Op-ed: the Productivity Commission inquiry into mental health is a missed opportunity

By Jo-An Atkinson & Ian B. Hickie

Monday November 18, 2019

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In the words of Benjamin Franklin; ‘Experience keeps a dear school…’ This is indeed true of mental health policy in Australia, and public policy more broadly. Despite decades of successive statutory inquiries,1-3 system reforms, significant investments by national and state governments, and substantial contributions from business, community and philanthropic organisations, rates of mental illness in Australia are not decreasing.4 There is little agreement regarding the reasons for this inertia or the appropriate strategies now required to address the complex, persistent problem of mental illness in this country.5

A range of perspectives has been offered (Box 1) many of which were reiterated in submissions to the latest Productivity Commission’s 2019 Inquiry into Mental Health. However, the draft report, released in late October, calls yet again for further ‘major system reforms,’ curiously omitting from its recommendations the proposed vital advanced decision-analytic infrastructure capable of navigating the complexity that has prevented progress thus far.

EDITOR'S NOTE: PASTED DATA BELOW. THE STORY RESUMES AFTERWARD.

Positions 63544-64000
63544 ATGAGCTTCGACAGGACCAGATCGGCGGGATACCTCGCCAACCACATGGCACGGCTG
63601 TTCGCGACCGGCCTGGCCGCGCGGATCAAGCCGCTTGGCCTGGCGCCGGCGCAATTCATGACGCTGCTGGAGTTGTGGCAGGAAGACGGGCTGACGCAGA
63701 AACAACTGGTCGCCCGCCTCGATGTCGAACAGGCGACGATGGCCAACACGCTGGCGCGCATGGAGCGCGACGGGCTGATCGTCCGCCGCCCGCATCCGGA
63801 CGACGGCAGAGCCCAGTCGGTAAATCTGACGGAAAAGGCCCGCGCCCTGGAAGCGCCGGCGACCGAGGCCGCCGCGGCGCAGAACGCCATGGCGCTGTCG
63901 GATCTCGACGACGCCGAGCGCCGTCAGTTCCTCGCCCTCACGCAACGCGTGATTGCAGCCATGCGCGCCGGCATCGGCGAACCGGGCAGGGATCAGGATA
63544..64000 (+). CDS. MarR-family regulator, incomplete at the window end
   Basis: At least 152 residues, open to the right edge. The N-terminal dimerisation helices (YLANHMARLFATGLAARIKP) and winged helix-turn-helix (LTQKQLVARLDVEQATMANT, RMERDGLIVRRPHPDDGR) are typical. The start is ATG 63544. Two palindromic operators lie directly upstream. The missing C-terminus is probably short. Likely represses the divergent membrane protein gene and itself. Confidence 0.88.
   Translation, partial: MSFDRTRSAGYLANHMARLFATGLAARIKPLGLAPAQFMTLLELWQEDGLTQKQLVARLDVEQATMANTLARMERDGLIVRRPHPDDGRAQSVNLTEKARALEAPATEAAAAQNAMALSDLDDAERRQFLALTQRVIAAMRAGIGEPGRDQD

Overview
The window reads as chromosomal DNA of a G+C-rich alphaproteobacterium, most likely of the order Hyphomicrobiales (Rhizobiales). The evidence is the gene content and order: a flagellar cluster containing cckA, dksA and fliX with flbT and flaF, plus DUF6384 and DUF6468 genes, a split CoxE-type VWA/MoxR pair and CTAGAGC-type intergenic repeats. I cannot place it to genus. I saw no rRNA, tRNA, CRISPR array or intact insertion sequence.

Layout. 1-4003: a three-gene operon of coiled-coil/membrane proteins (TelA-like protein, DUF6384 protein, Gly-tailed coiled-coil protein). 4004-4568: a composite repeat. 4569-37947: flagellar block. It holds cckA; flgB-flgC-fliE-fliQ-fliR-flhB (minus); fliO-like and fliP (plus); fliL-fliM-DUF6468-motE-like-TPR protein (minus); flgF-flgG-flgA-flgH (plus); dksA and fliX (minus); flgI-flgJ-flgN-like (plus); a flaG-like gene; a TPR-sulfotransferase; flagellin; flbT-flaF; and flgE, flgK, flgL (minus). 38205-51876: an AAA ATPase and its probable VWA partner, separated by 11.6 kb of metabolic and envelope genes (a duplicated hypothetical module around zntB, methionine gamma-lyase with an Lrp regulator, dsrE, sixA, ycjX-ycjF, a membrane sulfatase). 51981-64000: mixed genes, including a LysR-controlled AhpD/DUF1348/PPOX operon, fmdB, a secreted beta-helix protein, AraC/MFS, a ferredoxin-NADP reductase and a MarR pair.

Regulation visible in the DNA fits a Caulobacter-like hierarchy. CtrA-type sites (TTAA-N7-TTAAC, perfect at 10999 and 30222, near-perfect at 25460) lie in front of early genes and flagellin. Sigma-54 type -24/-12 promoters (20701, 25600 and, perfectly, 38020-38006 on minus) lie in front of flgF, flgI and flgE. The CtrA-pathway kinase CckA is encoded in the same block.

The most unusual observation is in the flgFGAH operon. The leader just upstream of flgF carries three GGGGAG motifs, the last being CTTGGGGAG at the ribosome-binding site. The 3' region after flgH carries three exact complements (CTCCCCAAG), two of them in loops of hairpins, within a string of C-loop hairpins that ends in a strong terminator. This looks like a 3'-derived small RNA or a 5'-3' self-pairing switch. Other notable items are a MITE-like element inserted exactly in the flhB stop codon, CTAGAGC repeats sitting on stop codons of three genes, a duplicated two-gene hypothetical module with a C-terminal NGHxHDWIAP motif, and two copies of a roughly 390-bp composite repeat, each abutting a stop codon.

While we commend the Commission’s proposed retention of the regional focus, local engagement, and investment in areas beyond health, we are disappointed with the ongoing dependence on an antiquated decision-support framework. Without tools to make sense of complexity, decision making in mental health has often relied on an inadequate mixture of historical precedent, best guess and trial and error. While the report emphasises the importance of prioritizing interventions that have a sound evidence base, and the strengthening of data systems to support monitoring and evaluation, this doesn’t go far enough. Current tools for synthesising and operationalising research evidence are not able to answer vital questions of what are the ideal selection, design, targeting, timing, intensity, consistency, and coordination of integrated programs and services in a given context that will deliver the greatest impacts on mental health outcomes and suicide prevention.6